Staying just north of the city but a couple of suburbs over, you’ll find Smith and Gertrude streets. This is hipster central so expect to get a good coffee at Archie’s, or try something stronger after sundown at The Everleigh, one of the best cocktail joints in town.
Around the corner on Smith Street, you’ll find a multicultural mix of fashion, housewares, vintage items and dining spots. Pop into The Social Studio, a non-profit enterprise that celebrates the artistic talents and professional skills of new migrant communities in Australia, to see creatives designing and manufacturing garments using hand-dyeing and -finishing techniques. Everything is ethically made using only reclaimed and upcycled materials gathered from the local fashion industry, so you’ll leave with a major feel-good factor as well as super-cool threads.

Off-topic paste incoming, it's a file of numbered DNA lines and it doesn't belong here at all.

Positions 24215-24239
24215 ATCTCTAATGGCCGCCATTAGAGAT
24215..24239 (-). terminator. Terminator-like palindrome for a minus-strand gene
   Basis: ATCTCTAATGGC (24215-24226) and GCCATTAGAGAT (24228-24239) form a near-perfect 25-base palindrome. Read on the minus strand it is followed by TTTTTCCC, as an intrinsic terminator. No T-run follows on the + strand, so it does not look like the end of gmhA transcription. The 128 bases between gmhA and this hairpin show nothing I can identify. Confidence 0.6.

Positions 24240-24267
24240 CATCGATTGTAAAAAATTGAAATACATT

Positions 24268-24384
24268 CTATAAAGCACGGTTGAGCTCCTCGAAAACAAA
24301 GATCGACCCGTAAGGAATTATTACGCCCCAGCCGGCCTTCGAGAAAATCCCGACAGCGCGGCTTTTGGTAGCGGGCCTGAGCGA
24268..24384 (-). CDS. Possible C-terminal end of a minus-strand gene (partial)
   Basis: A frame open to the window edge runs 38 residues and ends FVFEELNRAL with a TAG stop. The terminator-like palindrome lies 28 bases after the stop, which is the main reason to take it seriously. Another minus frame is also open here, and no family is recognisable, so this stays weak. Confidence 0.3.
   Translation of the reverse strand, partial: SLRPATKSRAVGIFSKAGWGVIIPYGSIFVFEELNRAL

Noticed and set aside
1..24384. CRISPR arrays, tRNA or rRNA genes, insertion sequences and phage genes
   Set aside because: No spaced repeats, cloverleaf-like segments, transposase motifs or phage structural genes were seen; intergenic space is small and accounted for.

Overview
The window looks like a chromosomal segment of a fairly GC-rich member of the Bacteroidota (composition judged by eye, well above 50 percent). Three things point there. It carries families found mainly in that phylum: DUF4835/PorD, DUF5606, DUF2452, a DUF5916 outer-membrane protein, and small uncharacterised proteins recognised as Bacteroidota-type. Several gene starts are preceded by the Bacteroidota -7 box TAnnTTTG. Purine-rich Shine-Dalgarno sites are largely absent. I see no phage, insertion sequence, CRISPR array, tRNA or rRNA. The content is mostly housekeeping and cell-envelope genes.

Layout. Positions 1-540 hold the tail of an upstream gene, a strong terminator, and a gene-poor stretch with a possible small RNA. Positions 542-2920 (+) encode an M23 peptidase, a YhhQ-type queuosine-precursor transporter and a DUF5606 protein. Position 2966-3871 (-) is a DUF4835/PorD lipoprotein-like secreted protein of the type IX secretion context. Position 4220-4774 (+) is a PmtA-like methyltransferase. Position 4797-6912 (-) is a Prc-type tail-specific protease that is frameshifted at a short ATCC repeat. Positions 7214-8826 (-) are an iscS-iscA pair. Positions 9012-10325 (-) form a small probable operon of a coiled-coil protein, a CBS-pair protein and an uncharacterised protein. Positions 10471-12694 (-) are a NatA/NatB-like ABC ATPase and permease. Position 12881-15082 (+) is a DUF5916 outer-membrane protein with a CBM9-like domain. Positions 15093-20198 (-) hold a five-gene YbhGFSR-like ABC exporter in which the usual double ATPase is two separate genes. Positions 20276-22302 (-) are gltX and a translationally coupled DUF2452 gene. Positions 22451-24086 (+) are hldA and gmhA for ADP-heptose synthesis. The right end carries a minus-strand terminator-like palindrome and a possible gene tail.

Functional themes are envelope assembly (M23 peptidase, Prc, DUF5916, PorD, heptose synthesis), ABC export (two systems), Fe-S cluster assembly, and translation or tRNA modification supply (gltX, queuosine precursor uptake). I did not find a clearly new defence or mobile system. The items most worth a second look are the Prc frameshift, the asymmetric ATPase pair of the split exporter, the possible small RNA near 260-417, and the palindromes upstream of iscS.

Supply and Demand could be categorised as a housewares store, but you’ll actually find the ‘greatest collection of everything but…nothing in particular,’ as its tag line suggests. Is there a store you visit and never leave empty-handed? Supply and Demand is like that for me; there’s always something gorgeous that I must have to add to shelves already bursting with objet d’art. So what will you find? Ornaments, home decor and cutlery sit alongside reproduced vintage signs, mason jars and French wall clocks. You might find an old dress form, vintage-inspired tins or a set of apothecary jars—quite useless but absolutely charming, so I just had to have them.